The first time Fort Lauderdale resident Keith Willard rode in the annual two-day 165-mile Smart Ride he admits he was woefully underprepared. Among other things his bike was too small and was only one speed.

“I did almost no training,” the 47-year-old admits. “I was so under prepared. I told myself ‘Of course I can ride 100 miles in a day.’ I was very innocent to the process.”

Miraculously he finished the ride despite all of the obstacles he had to overcome.

Related: AIDS Museum Honors SMART Ride Founder

“It was a pathetic try,” he said, then added “When you get it wrong on so many different levels and still make it, it proves anyone can do this.”

Since that first try he’s ridden several more times – but with a lot more preparation.

“I went to a bike store, got measured and I bought a different bike. I reached out to other riders,” he said. And of course he trained. “A little bit of training goes a long way.”

His advice to newbies: train, ask questions and follow instructions.

"I have a bit of a competitive streak – mostly with myself to explore and exercise my personal best – so I’m nothing, if not psyched and enthusiastic, about completing my first Smart Ride." — Lance Hatch

This year the Smart Ride takes place November 18-19. And while that’s still a couple of months away now is the time for a first timer to start preparing and training.

This year will be Lance Hatch’s first time riding. The 56-year-old Fort Lauderdale resident has been rigorously training which includes “doing laps at Hugh Taylor Birch part at least three mornings a week to both build up endurance and speed.”

He plans on adding spin classes to his routine this month as well. And once the event gets closer his entire team will take some longer rides along A1A to Boca and back.

He’s confident and not nervous or afraid at all. 

“I’m excited and determined. The older I get, the more I’m discovering and acting on my newly unearthed Type A personality characteristics. I have a bit of a competitive streak – mostly with myself to explore and exercise my personal best – so I’m nothing, if not psyched and enthusiastic, about completing my first Smart Ride,” he said. “I’m pretty fearless, too. I believe using common sense, training, listening to my body, and possessing a positive attitude.”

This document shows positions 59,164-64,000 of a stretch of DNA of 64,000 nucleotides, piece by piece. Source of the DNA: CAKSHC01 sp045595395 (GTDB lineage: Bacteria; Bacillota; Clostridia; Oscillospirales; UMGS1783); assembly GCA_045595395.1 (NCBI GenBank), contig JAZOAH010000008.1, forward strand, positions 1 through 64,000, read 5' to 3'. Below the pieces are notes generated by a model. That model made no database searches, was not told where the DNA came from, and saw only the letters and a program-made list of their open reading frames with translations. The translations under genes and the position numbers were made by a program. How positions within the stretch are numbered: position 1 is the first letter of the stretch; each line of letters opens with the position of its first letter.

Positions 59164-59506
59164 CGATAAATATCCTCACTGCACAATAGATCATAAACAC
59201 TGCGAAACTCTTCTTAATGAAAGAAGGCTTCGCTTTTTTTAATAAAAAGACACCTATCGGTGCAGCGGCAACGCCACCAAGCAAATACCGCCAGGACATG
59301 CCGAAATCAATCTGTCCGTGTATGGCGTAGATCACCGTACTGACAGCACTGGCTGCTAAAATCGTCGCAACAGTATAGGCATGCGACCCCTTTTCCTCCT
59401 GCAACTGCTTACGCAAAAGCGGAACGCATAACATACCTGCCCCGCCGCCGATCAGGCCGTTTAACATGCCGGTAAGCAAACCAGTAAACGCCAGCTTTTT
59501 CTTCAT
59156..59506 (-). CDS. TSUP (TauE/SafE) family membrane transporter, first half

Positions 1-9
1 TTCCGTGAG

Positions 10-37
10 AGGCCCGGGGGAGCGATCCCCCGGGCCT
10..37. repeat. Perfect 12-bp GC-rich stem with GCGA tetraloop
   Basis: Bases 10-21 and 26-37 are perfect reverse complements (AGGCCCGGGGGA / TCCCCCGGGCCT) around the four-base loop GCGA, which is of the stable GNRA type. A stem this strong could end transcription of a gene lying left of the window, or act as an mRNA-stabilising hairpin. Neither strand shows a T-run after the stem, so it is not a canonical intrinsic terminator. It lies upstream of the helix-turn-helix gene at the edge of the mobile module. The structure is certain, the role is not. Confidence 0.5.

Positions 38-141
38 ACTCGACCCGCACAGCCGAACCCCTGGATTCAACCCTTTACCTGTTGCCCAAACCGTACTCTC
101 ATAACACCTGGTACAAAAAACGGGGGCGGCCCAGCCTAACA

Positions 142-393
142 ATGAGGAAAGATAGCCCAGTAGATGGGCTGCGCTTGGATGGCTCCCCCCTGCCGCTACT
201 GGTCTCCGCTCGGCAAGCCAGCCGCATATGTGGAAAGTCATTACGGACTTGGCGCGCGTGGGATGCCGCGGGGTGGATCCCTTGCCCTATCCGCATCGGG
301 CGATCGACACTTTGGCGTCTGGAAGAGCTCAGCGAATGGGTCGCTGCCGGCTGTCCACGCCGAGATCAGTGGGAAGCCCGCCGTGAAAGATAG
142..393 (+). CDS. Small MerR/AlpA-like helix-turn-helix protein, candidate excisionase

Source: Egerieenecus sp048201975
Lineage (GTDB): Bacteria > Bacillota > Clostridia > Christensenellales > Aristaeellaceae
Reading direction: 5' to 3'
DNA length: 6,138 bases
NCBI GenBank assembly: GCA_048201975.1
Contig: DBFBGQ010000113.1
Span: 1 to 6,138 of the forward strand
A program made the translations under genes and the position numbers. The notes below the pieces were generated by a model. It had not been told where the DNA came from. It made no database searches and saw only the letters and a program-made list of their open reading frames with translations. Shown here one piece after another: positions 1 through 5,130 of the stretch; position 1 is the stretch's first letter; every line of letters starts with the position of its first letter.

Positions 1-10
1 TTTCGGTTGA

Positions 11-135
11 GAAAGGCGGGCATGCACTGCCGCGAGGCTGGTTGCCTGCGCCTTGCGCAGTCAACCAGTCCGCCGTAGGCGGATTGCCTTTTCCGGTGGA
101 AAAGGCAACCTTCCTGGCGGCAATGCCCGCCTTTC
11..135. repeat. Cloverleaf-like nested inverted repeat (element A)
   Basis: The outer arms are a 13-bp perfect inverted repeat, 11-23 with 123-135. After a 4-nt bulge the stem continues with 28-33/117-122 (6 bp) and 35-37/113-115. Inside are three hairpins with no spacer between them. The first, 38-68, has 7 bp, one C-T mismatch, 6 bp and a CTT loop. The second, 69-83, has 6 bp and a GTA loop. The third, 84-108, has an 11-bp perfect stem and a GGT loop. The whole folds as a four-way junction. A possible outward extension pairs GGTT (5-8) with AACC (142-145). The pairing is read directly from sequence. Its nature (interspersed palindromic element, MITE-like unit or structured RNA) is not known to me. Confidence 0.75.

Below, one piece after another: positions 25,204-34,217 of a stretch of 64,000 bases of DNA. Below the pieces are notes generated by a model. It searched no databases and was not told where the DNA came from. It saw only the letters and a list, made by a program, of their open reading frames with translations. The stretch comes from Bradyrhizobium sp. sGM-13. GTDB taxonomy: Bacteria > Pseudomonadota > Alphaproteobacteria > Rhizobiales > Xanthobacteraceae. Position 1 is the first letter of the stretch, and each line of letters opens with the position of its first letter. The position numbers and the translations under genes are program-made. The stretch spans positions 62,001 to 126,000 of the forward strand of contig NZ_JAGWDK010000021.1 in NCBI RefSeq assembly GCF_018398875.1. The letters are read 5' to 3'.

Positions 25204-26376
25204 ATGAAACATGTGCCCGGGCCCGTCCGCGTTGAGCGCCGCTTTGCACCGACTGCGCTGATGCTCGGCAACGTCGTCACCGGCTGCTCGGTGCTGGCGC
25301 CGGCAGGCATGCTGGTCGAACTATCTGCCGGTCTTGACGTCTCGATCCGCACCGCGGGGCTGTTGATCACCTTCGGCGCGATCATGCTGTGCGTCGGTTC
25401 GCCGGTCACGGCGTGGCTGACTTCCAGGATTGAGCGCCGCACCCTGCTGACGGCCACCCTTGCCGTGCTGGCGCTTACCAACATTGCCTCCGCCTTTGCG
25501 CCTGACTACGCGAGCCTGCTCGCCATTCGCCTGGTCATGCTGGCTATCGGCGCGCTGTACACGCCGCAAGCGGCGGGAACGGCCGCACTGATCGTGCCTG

The annual bike ride raises money for local HIV-related charities and is entering its thirteenth year. The ride has raised more than $7.3 million since 2003 with $985,373 being raised last year alone.

“This year is lucky 13 and our goal has not only been to raise money to help those infected, affected and at risk for HIV and AIDS, but it has been to raise the dialogue about HIV and get people to talk about it,” said Glen Weinzimer, founder of the Ride. “To get those who do not normally talk about HIV to put it in their dialogue, to get kids (who are at the greatest risk) to learn about honoring their bodies, to understand the implications and long term affects.”

But in order to accomplish that it takes riders – a lot of them. Last year 400 of them to be exact.

For many though, just the thought of biking 165 miles is overwhelming.

Related: SMART Ride Comes Through Again

SFGN wanted to see just what it takes to prepare for such an arduous journey.

“It’s a challenge. But allow yourself to be challenged. Really take that on. Don’t give up,” said Fort Lauderdale resident Uli Schackmann. “This ride is very different. It’s a loving community that’s moving from Miami to Key West. It’s very inspiring. Something very profound takes place on this ride.”

Weinzimer tells riders not to worry.

“We have cheerleaders that will motivate you, medical support, water, Gatorade, bike techs and food. Remember you might not have some of these things when training on your own to keep you healthy.” — Uli Schackmann